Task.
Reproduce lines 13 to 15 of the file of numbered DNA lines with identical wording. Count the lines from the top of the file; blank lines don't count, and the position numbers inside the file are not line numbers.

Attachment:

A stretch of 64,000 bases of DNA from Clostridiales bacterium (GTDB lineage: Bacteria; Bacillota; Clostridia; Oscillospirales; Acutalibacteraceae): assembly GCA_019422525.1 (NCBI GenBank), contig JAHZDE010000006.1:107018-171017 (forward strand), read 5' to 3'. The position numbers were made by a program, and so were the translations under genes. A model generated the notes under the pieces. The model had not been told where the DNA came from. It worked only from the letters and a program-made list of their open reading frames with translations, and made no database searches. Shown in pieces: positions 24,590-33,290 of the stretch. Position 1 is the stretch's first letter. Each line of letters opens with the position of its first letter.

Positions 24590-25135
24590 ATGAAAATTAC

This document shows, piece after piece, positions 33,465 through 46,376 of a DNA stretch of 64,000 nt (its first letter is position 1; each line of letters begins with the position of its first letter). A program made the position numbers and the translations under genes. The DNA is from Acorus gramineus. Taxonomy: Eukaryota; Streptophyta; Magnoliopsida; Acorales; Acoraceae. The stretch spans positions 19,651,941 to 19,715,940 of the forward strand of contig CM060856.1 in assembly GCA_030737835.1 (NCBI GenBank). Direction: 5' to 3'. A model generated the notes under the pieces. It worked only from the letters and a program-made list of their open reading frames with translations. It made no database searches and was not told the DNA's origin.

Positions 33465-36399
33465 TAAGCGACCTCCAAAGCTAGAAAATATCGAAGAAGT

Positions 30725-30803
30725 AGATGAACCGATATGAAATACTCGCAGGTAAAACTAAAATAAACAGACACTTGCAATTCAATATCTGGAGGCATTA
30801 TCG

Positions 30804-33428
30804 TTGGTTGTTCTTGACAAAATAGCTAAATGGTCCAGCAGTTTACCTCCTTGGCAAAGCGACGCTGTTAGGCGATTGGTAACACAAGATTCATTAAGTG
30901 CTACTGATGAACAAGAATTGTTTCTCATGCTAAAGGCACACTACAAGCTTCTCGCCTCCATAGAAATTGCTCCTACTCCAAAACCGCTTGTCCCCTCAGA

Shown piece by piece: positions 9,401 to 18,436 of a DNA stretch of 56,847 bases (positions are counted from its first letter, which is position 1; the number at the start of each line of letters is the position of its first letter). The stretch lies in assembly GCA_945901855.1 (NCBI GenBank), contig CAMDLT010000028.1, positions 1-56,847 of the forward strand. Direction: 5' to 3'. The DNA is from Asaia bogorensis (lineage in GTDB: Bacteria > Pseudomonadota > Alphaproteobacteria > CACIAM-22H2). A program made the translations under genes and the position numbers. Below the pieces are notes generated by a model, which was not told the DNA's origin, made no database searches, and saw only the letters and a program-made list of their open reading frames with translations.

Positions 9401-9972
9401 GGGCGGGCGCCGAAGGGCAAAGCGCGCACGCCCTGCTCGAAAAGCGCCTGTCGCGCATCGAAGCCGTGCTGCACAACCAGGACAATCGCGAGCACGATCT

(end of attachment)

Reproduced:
Shown piece by piece: positions 9,401 to 18,436 of a DNA stretch of 56,847 bases (positions are counted from its first letter, which is position 1; the number at the start of each line of letters is the position of its first letter). The stretch lies in assembly GCA_945901855.1 (NCBI GenBank), contig CAMDLT010000028.1, positions 1-56,847 of the forward strand. Direction: 5' to 3'. The DNA is from Asaia bogorensis (lineage in GTDB: Bacteria > Pseudomonadota > Alphaproteobacteria > CACIAM-22H2). A program made the translations under genes and the position numbers. Below the pieces are notes generated by a model, which was not told the DNA's origin, made no database searches, and saw only the letters and a program-made list of their open reading frames with translations.

Positions 9401-9972
9401 GGGCGGGCGCCGAAGGGCAAAGCGCGCACGCCCTGCTCGAAAAGCGCCTGTCGCGCATCGAAGCCGTGCTGCACAACCAGGACAATCGCGAGCACGATCT